Vienna, October 28 – The financial crisis in the Russian Federation has pushed up the already high rates of mortality from heart and circulatory diseases there to third world levels, according to medical experts. And that development combined with other trends likely makes the demographic future of Russia even bleaker than had been thought.
Yevgeny Chazov, one of Russia’s senior specialists on heart disease, told a Duma hearing that “as a result of the difficult psycho-social circumstances” and “stress” from “instability in the country, “ 1.3 million people – 56 percent of the total number of deaths there – now die from heart disease (www.newizv.ru/news/2008-10-28/100653/).
At the hearing, other experts pointed out that Russia now has a mortality rate – 14.6 per thousand per year – that puts it “in one rank with the countries of Central Africa,” a situation that means “one in every three” Russians will die before reaching pension age and that both the size of the workforce and the overall population of the country will continue to decline.
But if many speakers blamed the financial crisis or personal behavioral choices like smoking or alcohol consumption, one, Aleksandr Baranov, the vice president of the Academy of Medical Sciences, was prepared to blame the Russian government. Medical science knows “how to lower mortality,” he said, “but we haven’t received an order from the powers that be.”
In a survey of expert opinion on this subject in advance of the Duma hearing, the Moscow newspaper “Trud” concluded that “the demographic situation [in Russia] over the next few years will only get worse,” although it cautioned that no one should blame the financial crisis for falling birthrates (www.trud.ru/issue/article.php?id=200810242010802).
Sergey Sakharov, the deputy director of the Moscow Institute of Demography at the Higher School of Economics, said that the small positive gains in fertility over the last few years are going to slow or even be reversed soon. And Igor Beloborodov said that the situation will become “worse.”
The recent small improvement in the birthrate “is not connected with economic stimuli,” Kirill Danishevsky of the Open Health Institute said. And any decline will not be entirely the result of such stimuli in the opposite direction because decisions about having children are made over a longer period of time.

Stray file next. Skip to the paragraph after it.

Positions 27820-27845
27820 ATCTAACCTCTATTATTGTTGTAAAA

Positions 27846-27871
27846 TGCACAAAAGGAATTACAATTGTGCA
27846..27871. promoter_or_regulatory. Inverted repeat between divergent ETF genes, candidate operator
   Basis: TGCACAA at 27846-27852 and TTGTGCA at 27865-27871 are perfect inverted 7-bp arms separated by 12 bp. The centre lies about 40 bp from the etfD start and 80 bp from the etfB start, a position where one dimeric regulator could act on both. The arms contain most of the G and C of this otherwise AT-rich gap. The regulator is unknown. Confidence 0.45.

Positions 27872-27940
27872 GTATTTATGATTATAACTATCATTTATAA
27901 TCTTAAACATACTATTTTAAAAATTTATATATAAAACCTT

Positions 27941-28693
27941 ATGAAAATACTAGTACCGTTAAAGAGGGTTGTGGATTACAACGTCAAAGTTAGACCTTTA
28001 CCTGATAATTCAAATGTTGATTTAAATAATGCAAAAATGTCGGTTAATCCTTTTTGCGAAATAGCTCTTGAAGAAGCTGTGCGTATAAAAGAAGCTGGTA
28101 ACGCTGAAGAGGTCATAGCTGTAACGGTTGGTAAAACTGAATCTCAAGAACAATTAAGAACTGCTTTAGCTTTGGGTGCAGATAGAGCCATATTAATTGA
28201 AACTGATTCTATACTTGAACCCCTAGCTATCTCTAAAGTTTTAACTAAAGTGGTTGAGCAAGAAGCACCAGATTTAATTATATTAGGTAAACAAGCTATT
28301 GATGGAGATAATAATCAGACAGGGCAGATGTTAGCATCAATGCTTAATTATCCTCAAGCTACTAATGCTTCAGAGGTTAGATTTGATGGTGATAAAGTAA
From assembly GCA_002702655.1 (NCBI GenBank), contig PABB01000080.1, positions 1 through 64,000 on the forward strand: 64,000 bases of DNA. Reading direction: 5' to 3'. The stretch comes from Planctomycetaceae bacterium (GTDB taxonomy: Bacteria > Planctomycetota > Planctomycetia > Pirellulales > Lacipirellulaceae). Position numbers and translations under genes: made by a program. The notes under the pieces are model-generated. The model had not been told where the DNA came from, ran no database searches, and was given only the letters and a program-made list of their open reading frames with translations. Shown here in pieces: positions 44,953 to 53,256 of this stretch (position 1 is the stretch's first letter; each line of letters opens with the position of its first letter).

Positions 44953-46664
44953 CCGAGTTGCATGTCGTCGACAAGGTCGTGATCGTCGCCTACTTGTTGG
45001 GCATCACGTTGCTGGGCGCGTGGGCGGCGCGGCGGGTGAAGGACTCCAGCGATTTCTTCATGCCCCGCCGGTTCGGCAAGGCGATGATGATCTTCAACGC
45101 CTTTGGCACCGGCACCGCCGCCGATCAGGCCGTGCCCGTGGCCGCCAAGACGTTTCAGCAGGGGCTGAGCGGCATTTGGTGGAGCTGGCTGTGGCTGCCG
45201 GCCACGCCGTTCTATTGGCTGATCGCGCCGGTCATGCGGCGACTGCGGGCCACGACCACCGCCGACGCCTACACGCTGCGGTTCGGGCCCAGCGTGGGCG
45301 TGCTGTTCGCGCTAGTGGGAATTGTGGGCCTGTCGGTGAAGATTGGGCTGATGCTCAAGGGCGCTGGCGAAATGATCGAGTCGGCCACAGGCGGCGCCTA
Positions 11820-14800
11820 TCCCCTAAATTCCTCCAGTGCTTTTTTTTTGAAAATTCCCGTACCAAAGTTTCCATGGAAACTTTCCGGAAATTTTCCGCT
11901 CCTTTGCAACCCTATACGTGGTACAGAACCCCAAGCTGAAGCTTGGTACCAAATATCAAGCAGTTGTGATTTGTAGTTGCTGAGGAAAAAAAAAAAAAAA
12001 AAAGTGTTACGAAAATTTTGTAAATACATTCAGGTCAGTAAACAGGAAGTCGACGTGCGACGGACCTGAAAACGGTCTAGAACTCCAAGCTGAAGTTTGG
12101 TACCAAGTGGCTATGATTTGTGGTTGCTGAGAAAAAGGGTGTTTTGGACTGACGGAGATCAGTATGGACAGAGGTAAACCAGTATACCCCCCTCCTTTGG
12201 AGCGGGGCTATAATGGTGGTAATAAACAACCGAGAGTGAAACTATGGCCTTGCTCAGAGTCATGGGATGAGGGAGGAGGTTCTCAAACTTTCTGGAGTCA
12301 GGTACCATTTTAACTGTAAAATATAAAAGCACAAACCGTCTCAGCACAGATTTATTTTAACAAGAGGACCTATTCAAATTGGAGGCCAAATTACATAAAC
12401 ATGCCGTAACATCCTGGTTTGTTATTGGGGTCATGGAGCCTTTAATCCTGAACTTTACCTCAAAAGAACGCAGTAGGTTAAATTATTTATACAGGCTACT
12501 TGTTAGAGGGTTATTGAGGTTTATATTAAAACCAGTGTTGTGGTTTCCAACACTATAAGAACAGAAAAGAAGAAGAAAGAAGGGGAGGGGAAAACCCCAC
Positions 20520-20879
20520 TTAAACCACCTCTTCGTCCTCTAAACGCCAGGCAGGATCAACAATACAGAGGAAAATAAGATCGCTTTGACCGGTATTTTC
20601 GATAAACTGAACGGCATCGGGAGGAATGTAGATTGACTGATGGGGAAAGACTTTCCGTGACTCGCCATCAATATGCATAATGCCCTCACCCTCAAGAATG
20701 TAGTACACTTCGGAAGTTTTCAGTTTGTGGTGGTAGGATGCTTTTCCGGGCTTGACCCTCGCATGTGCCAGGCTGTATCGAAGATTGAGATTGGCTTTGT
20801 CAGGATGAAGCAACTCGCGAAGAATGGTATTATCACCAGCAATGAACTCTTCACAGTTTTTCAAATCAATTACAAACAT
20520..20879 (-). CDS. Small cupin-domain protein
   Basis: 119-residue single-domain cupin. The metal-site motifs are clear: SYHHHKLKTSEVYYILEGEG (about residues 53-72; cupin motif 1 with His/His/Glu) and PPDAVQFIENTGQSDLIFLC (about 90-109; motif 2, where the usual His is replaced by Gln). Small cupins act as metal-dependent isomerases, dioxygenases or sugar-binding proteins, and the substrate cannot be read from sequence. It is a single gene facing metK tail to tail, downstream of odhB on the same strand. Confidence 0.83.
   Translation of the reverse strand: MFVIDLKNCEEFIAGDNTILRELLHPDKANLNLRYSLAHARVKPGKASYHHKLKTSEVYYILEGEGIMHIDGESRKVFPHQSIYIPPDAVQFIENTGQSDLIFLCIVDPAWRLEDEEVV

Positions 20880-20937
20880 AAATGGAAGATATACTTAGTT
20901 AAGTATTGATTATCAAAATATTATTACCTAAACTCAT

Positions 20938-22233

But neither he nor the other experts with whom “Trud” spoke were prepared to “exclude the influence of the [current financial and economic] crisis on fertility,” although all of them insisted that it was unlikely to be “decisive” in changing the basic downward trend lines observed over most of the last two decades.
There is one thing that could help improve both fertility and mortality rates, Danishevsky said. If Russians were to drink less as a result of the crisis, even cutting consumption by one liter of pure alcohol per year, that alone would reduce mortality by three to five percent, a more significant achievement than any the Russian government has had since Soviet times.
An example of the ways in which an economic crisis can have that positive effect on public health, he said, is provided by Georgia. There in the mid-1990s, incomes fell so far that people cut back on the purchase of wine and thus the consumption of alcohol. “Immediately,” the Russian public health specialist said, there was a decline in mortality rates.
But that is hardly likely to be the case in Russia. In Georgia, people stopped buying expensive wines, many of which were being exported for hard currency. But “with us,” Danishevsky said, “it is always possible to find inexpensive alcohol.” Indeed, the Russian government now as has usually been the case in the past appears committed to ensuring that remains true.